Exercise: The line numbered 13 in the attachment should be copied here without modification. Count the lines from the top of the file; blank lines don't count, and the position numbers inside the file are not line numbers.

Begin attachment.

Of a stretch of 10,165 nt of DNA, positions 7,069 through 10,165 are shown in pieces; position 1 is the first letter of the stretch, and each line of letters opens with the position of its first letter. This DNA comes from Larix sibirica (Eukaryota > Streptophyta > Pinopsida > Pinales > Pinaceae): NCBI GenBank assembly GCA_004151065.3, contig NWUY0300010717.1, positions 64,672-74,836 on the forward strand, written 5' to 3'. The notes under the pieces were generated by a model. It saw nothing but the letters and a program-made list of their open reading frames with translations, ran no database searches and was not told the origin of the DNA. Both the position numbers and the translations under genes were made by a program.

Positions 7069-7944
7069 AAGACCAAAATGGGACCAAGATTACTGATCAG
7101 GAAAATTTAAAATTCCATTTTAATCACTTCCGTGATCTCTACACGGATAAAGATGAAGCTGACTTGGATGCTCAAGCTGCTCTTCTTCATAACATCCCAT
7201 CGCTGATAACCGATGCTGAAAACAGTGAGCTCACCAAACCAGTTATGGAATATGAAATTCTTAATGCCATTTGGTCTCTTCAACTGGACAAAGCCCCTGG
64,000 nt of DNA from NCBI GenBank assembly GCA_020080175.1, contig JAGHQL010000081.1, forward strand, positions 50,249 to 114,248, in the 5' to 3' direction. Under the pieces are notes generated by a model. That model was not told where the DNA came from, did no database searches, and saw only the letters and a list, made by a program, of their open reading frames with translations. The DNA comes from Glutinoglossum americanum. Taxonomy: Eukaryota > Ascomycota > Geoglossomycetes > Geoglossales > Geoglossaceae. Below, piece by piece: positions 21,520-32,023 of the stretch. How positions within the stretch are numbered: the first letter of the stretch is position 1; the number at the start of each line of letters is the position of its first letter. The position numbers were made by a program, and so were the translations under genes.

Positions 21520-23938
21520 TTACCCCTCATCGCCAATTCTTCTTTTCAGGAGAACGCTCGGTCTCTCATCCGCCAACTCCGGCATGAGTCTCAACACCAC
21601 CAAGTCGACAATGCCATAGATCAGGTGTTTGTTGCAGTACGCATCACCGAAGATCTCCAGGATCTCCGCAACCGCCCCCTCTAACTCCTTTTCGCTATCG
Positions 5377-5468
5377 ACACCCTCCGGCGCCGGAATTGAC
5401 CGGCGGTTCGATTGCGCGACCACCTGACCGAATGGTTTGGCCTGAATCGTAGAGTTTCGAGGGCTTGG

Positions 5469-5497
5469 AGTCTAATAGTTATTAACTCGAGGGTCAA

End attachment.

Positions 5469-5497